Richard Pomp has drafted tax codes in China, Zambia, Vietnam and Gambia.

One lesson he learned as an academic consultant is that it’s a good idea to get the business community invested in the new tax rules. Another lesson is that a smaller country’s taxing powers more closely parallels the circumstances in a state like Connecticut than in a big country like the United States.

A developing country “can’t control its environment, [is] really at the mercy of forces outside of its control, [is] outgunned and outmanned” by the law firms and accounting firms hired by global corporations, said Pomp, a professor at the University of Connecticut School of Law.

Because a state government faces similar challenges, Pomp decided to parlay his international tax work into studies of state taxation. He was interested in how state governments with their modest powers figure out how to fairly tax businesses that operate in their jurisdiction and in many others as well.

The professor’s expertise in state taxation has proved useful as he spent 383 hours on a pro bono project as the hearing officer for the Multistate Tax Commission on proposed changes to the Multistate Tax Compact. The compact was developed after the U.S. Supreme Court ruled that states could tax interstate commerce through state income taxes. The commission is the administrative arm of the compact.

It was a national, non-partisan association known as the Uniform Law Commission that first came up with a way to fairly divide the taxable income for multistate corporations among the states in which those corporations do business. That model law, the Uniform Division of Income for Tax Purposes Act, was developed in 1957.

According to Pomp, the act provided the states with a fair way to tax multistate corporations by using a formula based on what percentage of its property, payroll dollars and sales totals that a corporation has within any single state’s borders. (Connecticut never bought into the act, Pomp said. Instead, it bases its taxes on a single factor—the percentage of a company’s sales that come from Connecticut.)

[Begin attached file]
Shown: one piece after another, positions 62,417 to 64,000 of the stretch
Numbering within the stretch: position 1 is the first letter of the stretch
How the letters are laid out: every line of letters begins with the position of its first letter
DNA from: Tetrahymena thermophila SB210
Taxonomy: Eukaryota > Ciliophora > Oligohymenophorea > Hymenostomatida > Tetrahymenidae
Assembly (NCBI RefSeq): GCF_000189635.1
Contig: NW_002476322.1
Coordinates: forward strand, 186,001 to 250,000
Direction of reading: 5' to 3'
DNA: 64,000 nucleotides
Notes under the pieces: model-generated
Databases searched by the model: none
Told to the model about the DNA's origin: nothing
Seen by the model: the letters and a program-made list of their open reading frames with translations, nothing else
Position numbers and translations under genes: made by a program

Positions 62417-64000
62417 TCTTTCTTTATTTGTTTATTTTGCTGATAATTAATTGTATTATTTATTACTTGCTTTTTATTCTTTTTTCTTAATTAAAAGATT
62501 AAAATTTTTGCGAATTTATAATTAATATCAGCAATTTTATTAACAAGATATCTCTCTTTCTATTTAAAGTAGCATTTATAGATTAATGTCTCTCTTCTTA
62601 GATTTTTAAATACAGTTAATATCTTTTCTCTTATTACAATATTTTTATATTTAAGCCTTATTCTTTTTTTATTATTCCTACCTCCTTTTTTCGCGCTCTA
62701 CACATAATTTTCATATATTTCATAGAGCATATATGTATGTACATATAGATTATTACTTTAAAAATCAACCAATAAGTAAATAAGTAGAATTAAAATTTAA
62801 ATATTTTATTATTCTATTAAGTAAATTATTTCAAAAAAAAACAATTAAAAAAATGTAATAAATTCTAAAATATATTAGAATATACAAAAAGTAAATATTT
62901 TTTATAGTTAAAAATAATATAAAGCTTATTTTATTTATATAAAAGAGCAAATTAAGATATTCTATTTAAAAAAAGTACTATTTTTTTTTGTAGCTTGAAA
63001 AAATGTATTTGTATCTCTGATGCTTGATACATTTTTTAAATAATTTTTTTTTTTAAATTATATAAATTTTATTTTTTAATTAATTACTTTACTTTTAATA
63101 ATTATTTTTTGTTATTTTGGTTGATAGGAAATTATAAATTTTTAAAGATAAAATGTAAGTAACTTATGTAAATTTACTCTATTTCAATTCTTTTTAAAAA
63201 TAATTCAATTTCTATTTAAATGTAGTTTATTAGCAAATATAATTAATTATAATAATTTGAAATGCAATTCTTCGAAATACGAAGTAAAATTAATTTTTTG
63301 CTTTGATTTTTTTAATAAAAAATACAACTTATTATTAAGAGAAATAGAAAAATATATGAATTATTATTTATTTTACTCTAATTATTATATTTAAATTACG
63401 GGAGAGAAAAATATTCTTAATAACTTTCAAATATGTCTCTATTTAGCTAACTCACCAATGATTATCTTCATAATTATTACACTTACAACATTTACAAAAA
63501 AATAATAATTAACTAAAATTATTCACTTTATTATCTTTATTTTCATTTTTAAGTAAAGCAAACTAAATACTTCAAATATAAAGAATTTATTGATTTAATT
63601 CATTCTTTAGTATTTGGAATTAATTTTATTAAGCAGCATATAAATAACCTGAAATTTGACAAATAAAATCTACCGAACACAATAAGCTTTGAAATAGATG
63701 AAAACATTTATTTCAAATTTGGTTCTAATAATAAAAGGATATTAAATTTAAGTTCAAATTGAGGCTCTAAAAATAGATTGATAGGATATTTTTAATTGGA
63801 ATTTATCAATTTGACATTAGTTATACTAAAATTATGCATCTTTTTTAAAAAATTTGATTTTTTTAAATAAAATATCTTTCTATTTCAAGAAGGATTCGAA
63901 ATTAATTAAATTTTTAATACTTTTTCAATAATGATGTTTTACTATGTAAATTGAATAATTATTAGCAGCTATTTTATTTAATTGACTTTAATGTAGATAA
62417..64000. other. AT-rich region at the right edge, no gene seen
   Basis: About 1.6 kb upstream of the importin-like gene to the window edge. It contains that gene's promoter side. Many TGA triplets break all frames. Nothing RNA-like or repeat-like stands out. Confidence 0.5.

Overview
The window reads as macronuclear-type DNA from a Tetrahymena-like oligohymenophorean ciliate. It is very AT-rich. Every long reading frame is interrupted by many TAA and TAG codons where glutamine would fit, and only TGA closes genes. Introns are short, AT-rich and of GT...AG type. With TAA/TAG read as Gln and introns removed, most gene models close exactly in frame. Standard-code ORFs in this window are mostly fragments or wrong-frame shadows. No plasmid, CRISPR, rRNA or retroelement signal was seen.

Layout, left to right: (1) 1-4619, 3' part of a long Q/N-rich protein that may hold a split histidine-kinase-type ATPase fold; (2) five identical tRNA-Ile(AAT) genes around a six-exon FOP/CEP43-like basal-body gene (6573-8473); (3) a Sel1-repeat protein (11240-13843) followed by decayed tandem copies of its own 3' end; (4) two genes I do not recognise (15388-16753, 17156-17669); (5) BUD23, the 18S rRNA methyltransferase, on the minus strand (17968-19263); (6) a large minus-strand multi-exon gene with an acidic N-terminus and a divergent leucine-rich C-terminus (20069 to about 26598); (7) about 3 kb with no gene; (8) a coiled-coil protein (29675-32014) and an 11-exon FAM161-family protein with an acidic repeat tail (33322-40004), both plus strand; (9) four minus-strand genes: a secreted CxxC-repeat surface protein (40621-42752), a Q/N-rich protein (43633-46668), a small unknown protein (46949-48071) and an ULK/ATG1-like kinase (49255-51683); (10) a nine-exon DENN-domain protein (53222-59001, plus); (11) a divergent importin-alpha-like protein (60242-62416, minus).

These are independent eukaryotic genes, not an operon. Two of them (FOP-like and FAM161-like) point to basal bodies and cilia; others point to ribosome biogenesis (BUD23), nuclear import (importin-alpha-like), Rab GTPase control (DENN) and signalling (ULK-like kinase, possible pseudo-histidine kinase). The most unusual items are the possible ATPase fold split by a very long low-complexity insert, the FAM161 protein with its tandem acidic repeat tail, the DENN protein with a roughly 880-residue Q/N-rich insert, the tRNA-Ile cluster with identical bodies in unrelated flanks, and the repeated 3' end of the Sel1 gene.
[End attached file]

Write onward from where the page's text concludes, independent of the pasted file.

However, Pomp said, the taxing model has become antiquated over the last half century, with the economic shift away from manufacturing and toward service industries, as well as the development of the Internet and the digitalization of what used to be tangible property.

As a result, many states have moved away from the Uniform Division of Income for Tax Purposes Act, and have adopted their own tax-computing formulas, often for the purpose of economic development and attracting business to their states. “As the economy gets more complicated, everyone realizes that this model act that goes back to 1957 is hardly a model anymore,” Pomp says.

When the Uniform Law Commission decided against updating the model law, the Multistate Tax Commission decided to step into the breach. Pomp’s report to the commission suggests changing the formula for taxing multistate businesses by allowing each state to weigh the factors of sales, payroll and property however it chooses. He does, however, suggest giving the percentage of sales a company has in a state twice the weight of the other factors.

The Multistate Tax Commission’s executive committee is slated to debate Pomp’s report on Dec. 12. Pomp said he hopes that some of his suggestions will provide food for thought even though he proposed changes to the commission’s own recommendations. Shirley Sicilian, general counsel for the Multistate Tax Commission, said during a recent press conference on Pomp’s report that the goal of the model revisions is to provide something for state legislatures to draw on as they modernize their own tax laws.

Updating the Uniform Division of Income for Tax Purposes Act could revamp the entire state tax landscape, but the business community has the political wherewithal to stop tax reform if it wants to do so, Pomp said.

Taxes involve the “distribution of wealth and power in the country,” Pomp said. If a smaller part of a state budget is contributed by corporations, more must be provided from other taxpayers, he said.

The UConn professor added that his studies show that state tax policy does not tend to affect where businesses locate. More important factors, he said, are where business leaders went to school, where their families live, the weather or amenities in a specific community.

Changing tax formulas to attract businesses from one state to another state is “like shifting the deck chairs on the Titanic. We ought to be working more cooperatively against competition” from abroad, Pomp said. “We’re fighting in the playground against ourselves while the real threat is out there.”•